Although freight rates remained depressed into the early 1980s, Graig bucked the trend somewhat with the sale of the Garthnewydd in 1981. Built in 1974 for $10.5m, she was sold that year to Portugese buyers for $18.5m! This left Graig with just one ship, the Graigwen, at a time when the freight market continued to be in dire straits, said by some to have been the worst slump in tramp shipping since the early 1930s. Nevertheless she proved to be a profitable and flexible vessel, with her ability to discharge her own cargoes quickly making her a sought-after vessel on the charter markets. Following the voyage to the Great Lakes referred to above, for instance, she was engaged upon a series of charters carrying cement clinker from Durban to Shuaiba in Kuwait, where she was able to discharge her entire cargo of some 28,000 tons in three days.

Hugh Williams Appointed as CEO

In 1993, Desmond Williams became the non-executive chairman of Graig Shipping, with Graig's current Chief Executive Officer, Hugh Williams, stepping in to lead the company. Following this, 1994 saw the creation of Graig Ship Management to offer a comprehensive ship management service to clients. Over the coming years Graig Ship Management would provide technical management for some forty vessels, chiefly multi-purpose cargo vessels, but also others as varied as specialist cement carriers and ro-ro car carriers.

HughHugh Williams, Chief Executive Officer of Graig Shipping PLC

Eastern Promise

When Graig Shipping first announced its intention to build a series of vessels in a Chinese shipyards, there was some muted surprise expressed in shipping circles. The two established and reputable shipbuilding countries in the Far East were Japan and South Korea, whilst the output of Chinese shipyards was then thought to be technically inferior, not least in the standards of welding. However, the experience gained with the construction of the Confidence class vessels, and the technical improvements gained thereby, led to the realisation that Graig was in an ideal position to offer newbuilding supervision to shipowners wishing to place orders at Chinese yards. The business model established by Graig with the Confidence vessels soon saw the company acting in partnership with owners, designers and classification societies to produce ship designs which were then forwarded for contracting and series construction at a growing number of Chinese shipyards, as well as yards in Vietnam and India.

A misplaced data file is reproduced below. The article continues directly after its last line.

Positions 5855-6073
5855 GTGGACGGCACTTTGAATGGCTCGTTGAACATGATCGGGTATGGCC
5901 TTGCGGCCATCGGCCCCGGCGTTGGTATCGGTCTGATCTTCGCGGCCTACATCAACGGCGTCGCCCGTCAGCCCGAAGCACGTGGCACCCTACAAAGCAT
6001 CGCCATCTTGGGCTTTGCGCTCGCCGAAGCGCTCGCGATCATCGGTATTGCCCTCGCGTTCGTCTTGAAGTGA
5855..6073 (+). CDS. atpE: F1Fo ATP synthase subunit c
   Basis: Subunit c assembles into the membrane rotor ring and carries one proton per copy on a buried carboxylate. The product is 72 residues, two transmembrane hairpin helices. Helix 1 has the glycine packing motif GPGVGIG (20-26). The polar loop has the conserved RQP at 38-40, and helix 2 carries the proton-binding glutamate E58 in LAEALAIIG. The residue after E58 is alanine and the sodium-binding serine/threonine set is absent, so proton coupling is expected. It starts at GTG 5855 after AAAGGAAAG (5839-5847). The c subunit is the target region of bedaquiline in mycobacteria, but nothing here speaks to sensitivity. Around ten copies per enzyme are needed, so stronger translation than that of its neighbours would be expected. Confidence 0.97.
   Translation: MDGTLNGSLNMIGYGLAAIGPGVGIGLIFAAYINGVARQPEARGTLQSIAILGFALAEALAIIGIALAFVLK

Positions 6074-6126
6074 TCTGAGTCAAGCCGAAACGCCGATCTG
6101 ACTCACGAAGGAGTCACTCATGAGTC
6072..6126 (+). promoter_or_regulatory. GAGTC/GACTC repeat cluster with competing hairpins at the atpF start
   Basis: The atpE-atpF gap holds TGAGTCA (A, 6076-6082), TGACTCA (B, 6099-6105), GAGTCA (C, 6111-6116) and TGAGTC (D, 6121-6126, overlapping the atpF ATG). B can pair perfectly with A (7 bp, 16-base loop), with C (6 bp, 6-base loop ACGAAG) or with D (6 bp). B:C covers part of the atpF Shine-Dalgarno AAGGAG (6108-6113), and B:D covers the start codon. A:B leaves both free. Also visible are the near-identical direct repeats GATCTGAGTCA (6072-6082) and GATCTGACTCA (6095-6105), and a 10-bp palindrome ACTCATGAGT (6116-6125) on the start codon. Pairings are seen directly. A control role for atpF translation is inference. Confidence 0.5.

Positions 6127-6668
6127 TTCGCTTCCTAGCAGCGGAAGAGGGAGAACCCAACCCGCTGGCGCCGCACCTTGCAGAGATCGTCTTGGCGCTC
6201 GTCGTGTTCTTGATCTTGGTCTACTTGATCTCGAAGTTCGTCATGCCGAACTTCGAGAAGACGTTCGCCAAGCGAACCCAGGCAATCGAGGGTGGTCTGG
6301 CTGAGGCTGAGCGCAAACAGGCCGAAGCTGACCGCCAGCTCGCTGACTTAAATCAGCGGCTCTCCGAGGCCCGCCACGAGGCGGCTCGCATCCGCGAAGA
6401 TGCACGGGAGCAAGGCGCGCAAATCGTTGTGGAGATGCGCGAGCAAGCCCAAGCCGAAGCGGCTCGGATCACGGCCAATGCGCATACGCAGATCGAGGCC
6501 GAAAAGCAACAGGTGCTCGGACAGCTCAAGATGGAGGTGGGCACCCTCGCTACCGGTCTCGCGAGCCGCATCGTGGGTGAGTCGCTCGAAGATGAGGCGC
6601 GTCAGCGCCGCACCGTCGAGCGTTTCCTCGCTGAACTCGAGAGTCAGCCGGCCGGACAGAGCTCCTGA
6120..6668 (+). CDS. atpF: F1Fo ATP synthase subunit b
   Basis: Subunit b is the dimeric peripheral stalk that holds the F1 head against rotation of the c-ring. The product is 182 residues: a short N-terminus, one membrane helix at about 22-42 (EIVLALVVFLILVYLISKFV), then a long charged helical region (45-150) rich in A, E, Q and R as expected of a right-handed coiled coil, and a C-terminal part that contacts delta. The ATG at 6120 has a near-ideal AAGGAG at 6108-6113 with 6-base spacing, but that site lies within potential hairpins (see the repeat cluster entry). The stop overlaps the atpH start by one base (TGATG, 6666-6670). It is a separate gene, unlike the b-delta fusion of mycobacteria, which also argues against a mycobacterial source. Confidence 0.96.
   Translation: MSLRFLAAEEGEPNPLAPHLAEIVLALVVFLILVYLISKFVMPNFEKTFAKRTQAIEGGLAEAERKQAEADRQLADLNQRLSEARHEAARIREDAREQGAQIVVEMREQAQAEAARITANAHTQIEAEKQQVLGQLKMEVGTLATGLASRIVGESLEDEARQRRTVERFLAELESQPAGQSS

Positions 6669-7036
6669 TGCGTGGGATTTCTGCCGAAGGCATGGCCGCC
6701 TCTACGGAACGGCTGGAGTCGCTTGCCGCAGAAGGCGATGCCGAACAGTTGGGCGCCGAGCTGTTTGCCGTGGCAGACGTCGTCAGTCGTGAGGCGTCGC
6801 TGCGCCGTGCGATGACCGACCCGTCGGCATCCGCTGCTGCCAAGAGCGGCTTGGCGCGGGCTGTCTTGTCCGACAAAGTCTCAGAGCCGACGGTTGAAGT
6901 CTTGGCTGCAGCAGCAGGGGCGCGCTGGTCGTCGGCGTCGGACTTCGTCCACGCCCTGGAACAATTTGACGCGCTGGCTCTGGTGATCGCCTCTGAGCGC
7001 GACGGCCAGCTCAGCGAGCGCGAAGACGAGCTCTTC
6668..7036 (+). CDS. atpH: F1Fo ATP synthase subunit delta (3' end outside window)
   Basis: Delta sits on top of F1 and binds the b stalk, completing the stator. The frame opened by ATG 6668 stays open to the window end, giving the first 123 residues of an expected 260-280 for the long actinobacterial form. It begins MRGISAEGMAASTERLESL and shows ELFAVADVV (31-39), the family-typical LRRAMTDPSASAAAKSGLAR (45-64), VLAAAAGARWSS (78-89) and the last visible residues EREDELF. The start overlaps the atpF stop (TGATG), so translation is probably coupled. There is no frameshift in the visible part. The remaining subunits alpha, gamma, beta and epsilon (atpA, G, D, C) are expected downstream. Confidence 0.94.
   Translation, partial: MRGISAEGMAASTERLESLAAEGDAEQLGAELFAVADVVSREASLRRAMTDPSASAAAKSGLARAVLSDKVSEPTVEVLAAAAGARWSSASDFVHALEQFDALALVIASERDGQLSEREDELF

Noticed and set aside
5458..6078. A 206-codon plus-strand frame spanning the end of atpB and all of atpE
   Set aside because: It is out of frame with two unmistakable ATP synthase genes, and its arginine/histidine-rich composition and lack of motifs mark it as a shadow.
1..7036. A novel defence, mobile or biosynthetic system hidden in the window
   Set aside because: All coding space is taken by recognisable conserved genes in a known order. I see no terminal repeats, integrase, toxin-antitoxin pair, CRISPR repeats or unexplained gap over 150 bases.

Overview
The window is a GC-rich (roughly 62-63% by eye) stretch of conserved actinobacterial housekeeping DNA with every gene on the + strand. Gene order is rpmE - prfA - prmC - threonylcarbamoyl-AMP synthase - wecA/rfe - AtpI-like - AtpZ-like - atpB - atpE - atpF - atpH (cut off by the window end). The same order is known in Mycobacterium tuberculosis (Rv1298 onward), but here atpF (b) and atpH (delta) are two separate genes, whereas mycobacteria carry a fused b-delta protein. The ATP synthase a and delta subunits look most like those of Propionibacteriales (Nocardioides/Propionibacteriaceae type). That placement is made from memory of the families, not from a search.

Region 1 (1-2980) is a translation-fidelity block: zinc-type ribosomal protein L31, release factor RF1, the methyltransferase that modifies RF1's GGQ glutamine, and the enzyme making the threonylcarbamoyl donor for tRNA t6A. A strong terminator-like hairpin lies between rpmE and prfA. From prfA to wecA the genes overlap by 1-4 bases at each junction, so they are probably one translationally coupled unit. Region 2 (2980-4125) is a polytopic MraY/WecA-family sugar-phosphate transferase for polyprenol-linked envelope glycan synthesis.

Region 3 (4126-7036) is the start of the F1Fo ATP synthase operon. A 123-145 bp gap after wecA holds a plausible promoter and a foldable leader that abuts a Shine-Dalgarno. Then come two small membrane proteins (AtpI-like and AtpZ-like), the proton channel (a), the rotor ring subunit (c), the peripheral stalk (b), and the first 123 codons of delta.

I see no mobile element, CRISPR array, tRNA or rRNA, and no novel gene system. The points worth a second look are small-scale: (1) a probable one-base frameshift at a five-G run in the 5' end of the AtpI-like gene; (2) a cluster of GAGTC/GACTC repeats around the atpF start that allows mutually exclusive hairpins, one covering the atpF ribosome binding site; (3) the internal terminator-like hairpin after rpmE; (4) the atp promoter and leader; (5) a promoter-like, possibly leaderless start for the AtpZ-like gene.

An interesting early project which proved Graig’s capabilities in this new business was the construction of a self-propelled jack-up vessel with accommodation, for the installation of wind turbines at off-shore locations for UK-based Mayflower Energy plc; the vessel was to be able to transport up to ten turbines and their component parts to locations at sea and was also equipped with a 500-tonne crane and a 300-tonne crane for subsequent at-site erection. The project entailed securing designers with experience in this field, the close co-operation of a classification society and a suitable shipyard capable of undertaking the construction of such a novel vessel. One particular requirement was that the vessel could jack itself up well above the waves, thus reducing exposure to bad weather and maximising the number of working days at sea. Eventually built at another Chinese yard at Shanhaiguan and completed in 2002, the $60m Mayflower Resolution project proved to be a highly successful co-operation between many different interests, and further consolidated Graig’s subsequent successful business model in the Far East.

Shanghai_OfficeGraig/Idwal's Shanghai Office in 2020